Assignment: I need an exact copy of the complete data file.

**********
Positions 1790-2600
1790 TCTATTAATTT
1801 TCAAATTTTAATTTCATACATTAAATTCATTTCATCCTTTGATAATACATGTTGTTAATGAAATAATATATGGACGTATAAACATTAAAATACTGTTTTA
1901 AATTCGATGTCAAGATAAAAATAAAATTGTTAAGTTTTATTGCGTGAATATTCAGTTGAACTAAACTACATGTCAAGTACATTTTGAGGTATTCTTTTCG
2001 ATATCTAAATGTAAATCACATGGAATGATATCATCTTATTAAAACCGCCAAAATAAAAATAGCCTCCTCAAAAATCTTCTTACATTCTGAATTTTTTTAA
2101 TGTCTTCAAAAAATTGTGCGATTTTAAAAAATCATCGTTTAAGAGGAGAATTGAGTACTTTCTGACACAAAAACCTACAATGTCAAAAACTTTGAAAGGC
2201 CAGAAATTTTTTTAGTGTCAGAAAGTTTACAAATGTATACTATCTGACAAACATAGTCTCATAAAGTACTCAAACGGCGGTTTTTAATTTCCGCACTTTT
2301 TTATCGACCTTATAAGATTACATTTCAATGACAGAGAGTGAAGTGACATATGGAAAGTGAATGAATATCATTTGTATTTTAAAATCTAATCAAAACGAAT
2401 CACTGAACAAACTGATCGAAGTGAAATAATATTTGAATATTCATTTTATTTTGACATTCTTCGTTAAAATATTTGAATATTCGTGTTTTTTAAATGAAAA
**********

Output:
Positions 1790-2600
1790 TCTATTAATTT
1801 TCAAATTTTAATTTCATACATTAAATTCATTTCATCCTTTGATAATACATGTTGTTAATGAAATAATATATGGACGTATAAACATTAAAATACTGTTTTA
1901 AATTCGATGTCAAGATAAAAATAAAATTGTTAAGTTTTATTGCGTGAATATTCAGTTGAACTAAACTACATGTCAAGTACATTTTGAGGTATTCTTTTCG
2001 ATATCTAAATGTAAATCACATGGAATGATATCATCTTATTAAAACCGCCAAAATAAAAATAGCCTCCTCAAAAATCTTCTTACATTCTGAATTTTTTTAA
2101 TGTCTTCAAAAAATTGTGCGATTTTAAAAAATCATCGTTTAAGAGGAGAATTGAGTACTTTCTGACACAAAAACCTACAATGTCAAAAACTTTGAAAGGC
2201 CAGAAATTTTTTTAGTGTCAGAAAGTTTACAAATGTATACTATCTGACAAACATAGTCTCATAAAGTACTCAAACGGCGGTTTTTAATTTCCGCACTTTT
2301 TTATCGACCTTATAAGATTACATTTCAATGACAGAGAGTGAAGTGACATATGGAAAGTGAATGAATATCATTTGTATTTTAAAATCTAATCAAAACGAAT
2401 CACTGAACAAACTGATCGAAGTGAAATAATATTTGAATATTCATTTTATTTTGACATTCTTCGTTAAAATATTTGAATATTCGTGTTTTTTAAATGAAAA